- Debra Rienstra
- Associate Professor of English, Calvin College
Rienstra offers hope for word-weary Christians
Sometimes words just get tired, said Thursday’s January Series speaker and Calvin English professor Debra Rienstra. Or perhaps it would be more accurate to say that we get tired of words. Either words get used too much and start to make us roll our eyes when we hear them or meanings of words get shifted so that we forget their true meaning (e.g. “ironic”). Or sometimes the true meanings of words we use with relative frequency are so remote from us that we have no idea what we’re talking about when we say them.
All of these things, Rienstra said, call for a language renewal project, especially among Christians. She discovered how important this kind of project is when she wrote a book about Christianity targeted at those outside the faith but found that it appealed to long-time Christians who were “tired” in their faith. The language she used to describe the dominant themes of the faith (sin, salvation, prayer, etc.) helped her readers to understand their own faith in a new way.
In addition to causing the faith of believers to become dry and stagnant, tired language can be harmful in numerous other ways. It can become formulaic and take away from the mystery of the faith or reduce the meaning of certain truths. Christians can also tend to cling to certain words and use them alienate others.
Rienstra challenged the January Series audience to look for resources to freshen up, or renew, language, in order to speak to a new generation about faith. Creative writers often serve as a good place to start. She offered several ideas for refreshing language from current writers:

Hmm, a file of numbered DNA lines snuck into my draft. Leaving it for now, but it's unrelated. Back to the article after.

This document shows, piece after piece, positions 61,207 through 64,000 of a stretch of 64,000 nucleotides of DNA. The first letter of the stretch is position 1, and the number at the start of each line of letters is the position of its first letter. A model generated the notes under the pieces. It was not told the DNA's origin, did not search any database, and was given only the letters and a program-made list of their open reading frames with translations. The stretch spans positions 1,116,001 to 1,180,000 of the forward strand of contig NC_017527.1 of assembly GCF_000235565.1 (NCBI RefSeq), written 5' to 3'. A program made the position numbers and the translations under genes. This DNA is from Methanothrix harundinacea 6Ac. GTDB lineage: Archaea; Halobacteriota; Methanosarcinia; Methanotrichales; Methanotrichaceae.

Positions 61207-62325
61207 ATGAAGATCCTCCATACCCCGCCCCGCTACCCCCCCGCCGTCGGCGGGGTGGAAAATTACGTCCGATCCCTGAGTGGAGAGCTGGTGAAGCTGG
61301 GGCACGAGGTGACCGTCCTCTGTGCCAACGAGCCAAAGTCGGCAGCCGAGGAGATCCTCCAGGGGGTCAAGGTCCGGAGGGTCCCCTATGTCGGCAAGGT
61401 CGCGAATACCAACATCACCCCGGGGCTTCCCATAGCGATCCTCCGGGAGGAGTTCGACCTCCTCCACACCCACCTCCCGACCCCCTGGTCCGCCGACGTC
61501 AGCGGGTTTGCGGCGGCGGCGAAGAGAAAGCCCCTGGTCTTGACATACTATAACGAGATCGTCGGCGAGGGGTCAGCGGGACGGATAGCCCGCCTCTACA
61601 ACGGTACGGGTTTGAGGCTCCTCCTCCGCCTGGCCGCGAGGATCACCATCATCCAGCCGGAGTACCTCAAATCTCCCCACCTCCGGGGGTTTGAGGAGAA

•Show, don’t tell. Embrace the shift of the old apologetics of faith that relied on rational belief and propositional truth to the new apologetics of faith rooted in stories—belief in motion.
•Practice attentiveness, no matter how hard it is in this fast-paced, tech-savvy world. Poets may be able to help us place sustained attention on important truths.
•Translate the old, old story of faith into new, new language. J.K. Rowling is being talked about as the person who has done this for the new generation, embodying deep Christian truths in a witty and inventive story about a young wizard.
•Learn to laugh more—humor and satire can subvert despair and discontent and instead produce change.
More about the speaker
I am an Associate Professor of English at Calvin College, where I have taught since 1996. I teach early modern British literature, world literature, Shakespeare, composition, and poetry.
For me, teaching and writing are mutually enriching actions. Teaching keeps me in contact with great literature of the past and present and with the unmatched vitality of young minds. Writing allows me to reflect, imagine, and enter a larger human conversation about things mundane and eternal.
In 2002, Tarcher/Putnam published my first book, "Great with Child: On Becoming a Mother" , a meditative account of my third pregnancy and my son's first year. My second book appeared in February 2005, published by Jossey-Bass, called "So Much More: An Invitation to Christian Spirituality", it is a kind of imaginative orientation to the Christian faith. My editor describes the book as "a doorway for people to look through and see home."
Presentations at Calvin UniversityWords Wear Out: How Writers Help Us Renew Religious Language
Part of the: January Series
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